Women’s Agency, Adoption, and Class in Theodore Dreiser’s Delineator and Jennie Gerhardt

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Abstract

This essay discusses the treatment of adoption in Theodore Dreiser's work as editor of the women's magazine The Delineator between 1907 and 1910, when he was involved in the 'Child Rescue' campaign, and in his fiction, especially the novel Jennie Gerhardt (1911). Intervening in debates over Child Rescue, I argue that it must be seen as both a synthetic ideological project, catering to a variety of consituencies, and as an example of the inevitably fluid nature of textuality. Hence I read Child Rescue as being embedded in the Delineator's three-fold address to women as mothers, consumers, and potential activists in Progressive social campaigns, and demonstrate how its orientation shifted considerably from its beginnings as an overtly nativist and middle-class campaign, to give voice to Dreiser's reservations about the authoritarian aspects of Progressivism and his concern for working-class mothers, both of which are articulated in other writings, including Jennie Gerhardt.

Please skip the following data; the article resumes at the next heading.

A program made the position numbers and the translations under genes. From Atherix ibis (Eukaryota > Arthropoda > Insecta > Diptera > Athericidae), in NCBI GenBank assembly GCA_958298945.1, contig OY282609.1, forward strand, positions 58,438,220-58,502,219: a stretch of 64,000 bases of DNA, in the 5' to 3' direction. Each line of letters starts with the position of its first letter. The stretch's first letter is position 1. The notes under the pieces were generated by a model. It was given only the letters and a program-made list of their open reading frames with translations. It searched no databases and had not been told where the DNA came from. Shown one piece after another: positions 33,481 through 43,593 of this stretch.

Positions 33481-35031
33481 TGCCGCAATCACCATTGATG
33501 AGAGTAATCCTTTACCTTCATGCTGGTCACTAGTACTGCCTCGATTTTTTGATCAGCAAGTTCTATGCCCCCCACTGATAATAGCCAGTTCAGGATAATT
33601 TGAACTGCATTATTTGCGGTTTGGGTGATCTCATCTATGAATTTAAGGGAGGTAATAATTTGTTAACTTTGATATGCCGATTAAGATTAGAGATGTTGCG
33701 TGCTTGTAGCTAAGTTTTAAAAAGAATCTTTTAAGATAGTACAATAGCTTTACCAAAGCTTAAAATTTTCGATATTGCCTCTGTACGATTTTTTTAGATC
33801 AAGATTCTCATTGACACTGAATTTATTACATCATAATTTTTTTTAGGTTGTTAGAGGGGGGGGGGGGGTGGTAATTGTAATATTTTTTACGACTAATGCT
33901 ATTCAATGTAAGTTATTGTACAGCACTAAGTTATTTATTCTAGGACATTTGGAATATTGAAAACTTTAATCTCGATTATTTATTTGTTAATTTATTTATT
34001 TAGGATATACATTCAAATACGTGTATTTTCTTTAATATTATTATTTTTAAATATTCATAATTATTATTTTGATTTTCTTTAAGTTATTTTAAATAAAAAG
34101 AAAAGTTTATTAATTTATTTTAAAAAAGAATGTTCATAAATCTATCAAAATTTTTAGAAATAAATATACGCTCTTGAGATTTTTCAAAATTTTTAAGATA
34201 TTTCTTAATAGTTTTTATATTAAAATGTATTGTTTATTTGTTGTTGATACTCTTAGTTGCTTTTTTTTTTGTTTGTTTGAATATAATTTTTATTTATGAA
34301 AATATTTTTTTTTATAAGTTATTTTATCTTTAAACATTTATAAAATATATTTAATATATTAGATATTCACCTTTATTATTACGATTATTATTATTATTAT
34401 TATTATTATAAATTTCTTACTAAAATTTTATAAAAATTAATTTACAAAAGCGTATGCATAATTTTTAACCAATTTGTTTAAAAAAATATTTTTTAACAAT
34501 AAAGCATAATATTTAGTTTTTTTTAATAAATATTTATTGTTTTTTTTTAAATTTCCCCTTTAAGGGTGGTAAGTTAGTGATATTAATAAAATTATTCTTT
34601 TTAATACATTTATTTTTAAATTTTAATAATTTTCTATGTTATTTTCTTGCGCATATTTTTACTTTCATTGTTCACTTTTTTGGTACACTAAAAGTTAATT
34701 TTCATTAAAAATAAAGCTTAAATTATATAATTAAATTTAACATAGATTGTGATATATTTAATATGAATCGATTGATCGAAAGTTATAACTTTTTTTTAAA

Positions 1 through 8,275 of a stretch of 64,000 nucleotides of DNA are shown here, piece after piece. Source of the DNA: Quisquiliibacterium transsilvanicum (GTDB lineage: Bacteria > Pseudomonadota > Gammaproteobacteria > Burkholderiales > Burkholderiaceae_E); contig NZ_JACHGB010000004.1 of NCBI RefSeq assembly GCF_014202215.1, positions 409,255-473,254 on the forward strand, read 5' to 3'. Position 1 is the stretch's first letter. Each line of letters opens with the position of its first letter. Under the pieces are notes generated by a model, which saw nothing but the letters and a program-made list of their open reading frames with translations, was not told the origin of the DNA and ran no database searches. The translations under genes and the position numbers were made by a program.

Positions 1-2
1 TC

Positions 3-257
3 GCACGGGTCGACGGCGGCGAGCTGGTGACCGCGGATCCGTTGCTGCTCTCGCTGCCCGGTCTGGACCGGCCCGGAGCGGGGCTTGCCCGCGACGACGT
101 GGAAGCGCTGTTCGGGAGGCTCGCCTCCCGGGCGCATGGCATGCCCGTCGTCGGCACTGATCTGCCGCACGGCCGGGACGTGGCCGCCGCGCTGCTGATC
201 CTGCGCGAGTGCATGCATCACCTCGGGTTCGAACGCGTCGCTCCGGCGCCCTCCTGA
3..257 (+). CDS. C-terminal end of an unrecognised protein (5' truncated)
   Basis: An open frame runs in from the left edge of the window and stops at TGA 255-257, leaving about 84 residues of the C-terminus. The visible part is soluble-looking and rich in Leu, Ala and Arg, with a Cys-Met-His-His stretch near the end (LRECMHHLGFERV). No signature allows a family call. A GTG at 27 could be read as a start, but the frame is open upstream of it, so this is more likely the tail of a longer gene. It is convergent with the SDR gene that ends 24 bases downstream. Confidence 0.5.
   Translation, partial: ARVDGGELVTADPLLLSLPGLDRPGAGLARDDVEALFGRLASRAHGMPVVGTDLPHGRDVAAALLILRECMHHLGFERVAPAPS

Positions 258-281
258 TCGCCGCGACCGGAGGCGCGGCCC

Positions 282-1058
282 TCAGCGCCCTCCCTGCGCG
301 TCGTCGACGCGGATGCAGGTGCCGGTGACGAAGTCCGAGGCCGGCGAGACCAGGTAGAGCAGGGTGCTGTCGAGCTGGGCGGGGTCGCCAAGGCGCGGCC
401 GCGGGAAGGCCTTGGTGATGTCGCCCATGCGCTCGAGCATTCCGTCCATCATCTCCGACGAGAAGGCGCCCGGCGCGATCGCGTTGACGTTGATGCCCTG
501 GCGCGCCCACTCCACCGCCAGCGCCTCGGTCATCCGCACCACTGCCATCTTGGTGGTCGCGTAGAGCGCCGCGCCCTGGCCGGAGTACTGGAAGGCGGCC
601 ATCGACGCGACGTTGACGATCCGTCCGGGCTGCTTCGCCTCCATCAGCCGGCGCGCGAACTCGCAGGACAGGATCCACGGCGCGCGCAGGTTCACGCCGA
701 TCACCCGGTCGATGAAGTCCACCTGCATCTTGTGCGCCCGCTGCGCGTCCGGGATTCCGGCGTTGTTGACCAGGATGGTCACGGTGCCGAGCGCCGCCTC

Original languageEnglish
JournalStudies in American Naturalism
Volume12
Issue number2
Publication statusPublished - 1 Mar 2018

Keywords

  • Theodore Dreiser
  • Jennie Gerhardt
  • adoption
  • social policy
  • American literature
  • progressivism

Cite this

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Women’s Agency, Adoption, and Class in Theodore Dreiser’s Delineator and Jennie Gerhardt. / Davies, Jude.

In: Studies in American Naturalism, Vol. 12, No. 2, 01.03.2018.

Research output: Contribution to journalArticleResearchpeer-review

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